With organizations embracing the hybrid work structure or curating future work models to suit the business and employees’ needs, fractures in this seemingly-perfect model are eventually coming to light. Rich Barton, the CEO of real estate giant Zillow, says a hybrid work model may promote a â€œtwo-class systemâ€ at the detriment of remote workers.
The COVID-19 pandemic has had unprecedented ripple effects on various aspects of our lives. While new ways to cope with the pandemic are being adopted, new challenges also seem to make plans go awry. Many global tech giants like Facebook are permanently offering work-from-home to their employees. In contrast, others like Salesforce have come up with a three-option plan, allowing employees to choose a working model that suits them best.
MostÂ hybrid work models do not level the playing field. Employees tasked with customer-facing roles will eventually have to be present in the office premises for presentations, meetings, and more. Given that the pre-COVID working model places significance to physical attendance rather than actual productivity, the disparity between the two classes of employees will be challenging.
Addressing the issue Opens a new window during Zillow’s Q4 earnings call, Barton spoke at length about this flaw in the hybrid work model. â€œWe must ensure a level playing field for all team members, regardless of their physical location. There cannot be a two-class system â€“ those in the room being first-class and those on the phone being second-class,â€ he said. Zillow managed the shift to remote work to adjust with the new reality by successfully operating as a â€œcloud-headquarteredâ€ company.
GitLab’s CEO Sid Sijbrandij has also describedOpens a new window a hybrid work model as â€œthe worst of both worldsâ€. Sijbrandij said the old, pre-COVID model of working rewarded attendance rather than output, something most companies will find hard to move away from. Another challenge that remote employees may face is not getting included in the team. They will have a more challenging time communicating than their peers who report to the office.
Hybrid work models come with their own sets of pros and cons. With an effective model, some companies can finally emphasize on productivity rather than efficiency. Also, many organizations have already started to cut down on the real-estate they own or rent, considerably lowering the operating costs. Employees who couldn’t find suitable accommodation close to their offices can now work comfortably from anywhere they want.
However, for a lot of employees, the biggest downside of hybrid working is the lack of human connection. They are missing out on the motivation, camaraderie, and are finding it hard to get their opinions on board. Also, there is another huge risk of cyber security as home office systems do not guarantee the same kind of data security.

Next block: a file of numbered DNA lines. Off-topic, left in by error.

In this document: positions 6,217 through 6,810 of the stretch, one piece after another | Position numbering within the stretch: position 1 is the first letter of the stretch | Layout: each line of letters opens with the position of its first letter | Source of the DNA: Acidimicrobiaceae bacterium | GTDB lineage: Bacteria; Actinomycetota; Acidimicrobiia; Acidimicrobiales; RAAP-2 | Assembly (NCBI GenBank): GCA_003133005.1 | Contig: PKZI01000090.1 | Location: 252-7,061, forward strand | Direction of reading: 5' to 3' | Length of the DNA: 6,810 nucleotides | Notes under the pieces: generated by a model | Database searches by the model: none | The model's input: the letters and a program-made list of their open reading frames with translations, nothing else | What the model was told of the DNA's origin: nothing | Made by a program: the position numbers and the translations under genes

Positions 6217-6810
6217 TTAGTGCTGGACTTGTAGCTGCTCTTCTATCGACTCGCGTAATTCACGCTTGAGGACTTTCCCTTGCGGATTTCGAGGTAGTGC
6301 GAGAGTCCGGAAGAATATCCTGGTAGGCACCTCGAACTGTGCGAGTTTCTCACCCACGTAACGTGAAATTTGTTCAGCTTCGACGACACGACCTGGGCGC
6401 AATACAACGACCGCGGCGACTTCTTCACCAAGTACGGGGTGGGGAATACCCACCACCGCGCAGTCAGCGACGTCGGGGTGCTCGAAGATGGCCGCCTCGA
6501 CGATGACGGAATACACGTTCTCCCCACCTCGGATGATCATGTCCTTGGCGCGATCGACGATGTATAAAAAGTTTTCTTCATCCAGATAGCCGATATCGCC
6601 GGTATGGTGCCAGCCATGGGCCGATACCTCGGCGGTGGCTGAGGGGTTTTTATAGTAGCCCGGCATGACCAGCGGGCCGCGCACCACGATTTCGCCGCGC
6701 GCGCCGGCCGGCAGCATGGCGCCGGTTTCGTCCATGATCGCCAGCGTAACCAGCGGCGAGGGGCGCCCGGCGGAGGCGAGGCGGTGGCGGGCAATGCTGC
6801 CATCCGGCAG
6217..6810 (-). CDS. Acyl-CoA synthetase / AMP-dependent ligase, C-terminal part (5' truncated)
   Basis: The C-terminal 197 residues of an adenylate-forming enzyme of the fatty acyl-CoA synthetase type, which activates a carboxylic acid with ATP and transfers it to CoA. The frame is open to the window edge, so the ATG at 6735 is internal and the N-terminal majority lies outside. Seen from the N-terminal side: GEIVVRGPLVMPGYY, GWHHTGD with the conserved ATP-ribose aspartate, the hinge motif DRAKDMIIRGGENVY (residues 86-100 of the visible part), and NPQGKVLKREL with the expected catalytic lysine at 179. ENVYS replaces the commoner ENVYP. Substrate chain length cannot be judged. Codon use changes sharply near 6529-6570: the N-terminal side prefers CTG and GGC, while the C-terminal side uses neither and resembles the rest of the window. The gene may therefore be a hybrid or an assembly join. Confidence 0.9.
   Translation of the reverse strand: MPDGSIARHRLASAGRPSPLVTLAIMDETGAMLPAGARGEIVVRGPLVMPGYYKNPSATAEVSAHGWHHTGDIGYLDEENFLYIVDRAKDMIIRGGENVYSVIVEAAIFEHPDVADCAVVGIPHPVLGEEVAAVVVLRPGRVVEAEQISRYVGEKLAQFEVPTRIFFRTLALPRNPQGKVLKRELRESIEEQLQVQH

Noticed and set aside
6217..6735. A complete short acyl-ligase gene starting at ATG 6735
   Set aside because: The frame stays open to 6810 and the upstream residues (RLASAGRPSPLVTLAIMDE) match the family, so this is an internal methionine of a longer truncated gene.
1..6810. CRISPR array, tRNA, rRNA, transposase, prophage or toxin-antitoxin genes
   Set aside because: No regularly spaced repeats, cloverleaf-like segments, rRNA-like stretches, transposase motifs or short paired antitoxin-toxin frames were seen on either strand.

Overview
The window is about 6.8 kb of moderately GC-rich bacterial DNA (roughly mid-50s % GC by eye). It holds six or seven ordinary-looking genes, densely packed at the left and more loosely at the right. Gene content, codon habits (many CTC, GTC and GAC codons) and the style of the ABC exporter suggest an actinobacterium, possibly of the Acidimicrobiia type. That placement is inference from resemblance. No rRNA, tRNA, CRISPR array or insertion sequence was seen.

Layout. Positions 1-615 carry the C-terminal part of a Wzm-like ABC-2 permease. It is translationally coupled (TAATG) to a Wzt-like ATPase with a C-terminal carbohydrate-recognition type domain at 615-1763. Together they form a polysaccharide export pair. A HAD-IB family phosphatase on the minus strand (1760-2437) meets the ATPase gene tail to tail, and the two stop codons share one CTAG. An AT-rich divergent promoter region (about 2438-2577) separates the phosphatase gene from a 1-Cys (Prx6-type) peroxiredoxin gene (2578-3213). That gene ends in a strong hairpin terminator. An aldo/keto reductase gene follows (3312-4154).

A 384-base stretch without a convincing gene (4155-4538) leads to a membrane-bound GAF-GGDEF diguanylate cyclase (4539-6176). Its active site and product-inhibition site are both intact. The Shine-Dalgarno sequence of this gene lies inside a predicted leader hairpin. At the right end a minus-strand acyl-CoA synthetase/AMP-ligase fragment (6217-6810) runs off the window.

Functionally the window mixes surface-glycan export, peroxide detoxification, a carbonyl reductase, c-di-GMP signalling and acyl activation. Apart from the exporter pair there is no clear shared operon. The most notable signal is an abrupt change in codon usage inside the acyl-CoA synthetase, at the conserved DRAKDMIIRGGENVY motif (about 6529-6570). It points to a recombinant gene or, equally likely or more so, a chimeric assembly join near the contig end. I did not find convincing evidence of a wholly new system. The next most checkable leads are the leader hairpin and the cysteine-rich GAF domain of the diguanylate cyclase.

Keeping these aspects in mind, tech giant Google has only extended Work from Home till September this year and is planning to re-open offices soon. â€œWe firmly believe that in-person, being together, having that sense of community, is super important for whenever you have to solve hard problems, you have to create something new. So we don’t see that changing, so we don’t think the future is just 100% remote or something,â€ said Sundar Pichai, CEO of Google.
All companies now need is a plan for a smooth transition to a working style that adheres to company policy and evolves with changing needs. Before the pandemic, Zillow was far from considering a hybrid work model, and the company viewed its growth and company culture as being defined by collaborating in-person. Dan Spaulding, the Chief People Officer at Zillow, said the pandemic has been able to â€œfree us from some of those old rhythms.â€
In July last year, the company announced that it would give roughly 90% of its workforce the option to work from home at least part-time on an ongoing basis. The company expects some people to come to work a few days each month while others are required to show up three or four days per week.
The company is also putting its money where its mouth is. Earlier this month, it splurged $500 million to acquireOpens a new window ShowingTime. This online scheduling platform lets homebuyers connect with real estate agents virtually to schedule home tours online with the click of a button. The real estate giant has also announced a feature called 3D Home interactive floor plans which leveragesOpens a new window 3D Home tour, still photos, and AI-generated floor plans to let homebuyers check out new properties without actually visiting them.
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